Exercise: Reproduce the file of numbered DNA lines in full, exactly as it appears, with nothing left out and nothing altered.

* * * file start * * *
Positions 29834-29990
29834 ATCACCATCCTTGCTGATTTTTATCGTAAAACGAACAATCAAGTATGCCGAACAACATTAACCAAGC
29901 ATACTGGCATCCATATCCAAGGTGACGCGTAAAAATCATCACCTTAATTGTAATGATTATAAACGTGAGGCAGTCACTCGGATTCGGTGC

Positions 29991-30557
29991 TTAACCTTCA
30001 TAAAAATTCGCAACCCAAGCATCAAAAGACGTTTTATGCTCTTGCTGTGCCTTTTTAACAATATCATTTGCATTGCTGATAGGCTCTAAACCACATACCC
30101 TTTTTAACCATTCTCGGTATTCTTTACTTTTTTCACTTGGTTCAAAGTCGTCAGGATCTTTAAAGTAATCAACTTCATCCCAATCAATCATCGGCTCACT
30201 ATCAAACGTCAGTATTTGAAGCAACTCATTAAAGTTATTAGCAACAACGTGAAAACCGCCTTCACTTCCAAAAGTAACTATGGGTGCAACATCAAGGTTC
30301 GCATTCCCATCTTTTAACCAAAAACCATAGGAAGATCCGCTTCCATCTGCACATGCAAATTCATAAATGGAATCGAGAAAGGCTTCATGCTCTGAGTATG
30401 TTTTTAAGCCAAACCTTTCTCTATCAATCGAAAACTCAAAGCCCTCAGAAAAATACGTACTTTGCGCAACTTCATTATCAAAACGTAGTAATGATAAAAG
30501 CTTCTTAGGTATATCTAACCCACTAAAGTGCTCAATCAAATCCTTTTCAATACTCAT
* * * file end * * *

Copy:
Positions 29834-29990
29834 ATCACCATCCTTGCTGATTTTTATCGTAAAACGAACAATCAAGTATGCCGAACAACATTAACCAAGC
29901 ATACTGGCATCCATATCCAAGGTGACGCGTAAAAATCATCACCTTAATTGTAATGATTATAAACGTGAGGCAGTCACTCGGATTCGGTGC

Positions 29991-30557
29991 TTAACCTTCA
30001 TAAAAATTCGCAACCCAAGCATCAAAAGACGTTTTATGCTCTTGCTGTGCCTTTTTAACAATATCATTTGCATTGCTGATAGGCTCTAAACCACATACCC
30101 TTTTTAACCATTCTCGGTATTCTTTACTTTTTTCACTTGGTTCAAAGTCGTCAGGATCTTTAAAGTAATCAACTTCATCCCAATCAATCATCGGCTCACT
30201 ATCAAACGTCAGTATTTGAAGCAACTCATTAAAGTTATTAGCAACAACGTGAAAACCGCCTTCACTTCCAAAAGTAACTATGGGTGCAACATCAAGGTTC
30301 GCATTCCCATCTTTTAACCAAAAACCATAGGAAGATCCGCTTCCATCTGCACATGCAAATTCATAAATGGAATCGAGAAAGGCTTCATGCTCTGAGTATG
30401 TTTTTAAGCCAAACCTTTCTCTATCAATCGAAAACTCAAAGCCCTCAGAAAAATACGTACTTTGCGCAACTTCATTATCAAAACGTAGTAATGATAAAAG
30501 CTTCTTAGGTATATCTAACCCACTAAAGTGCTCAATCAAATCCTTTTCAATACTCAT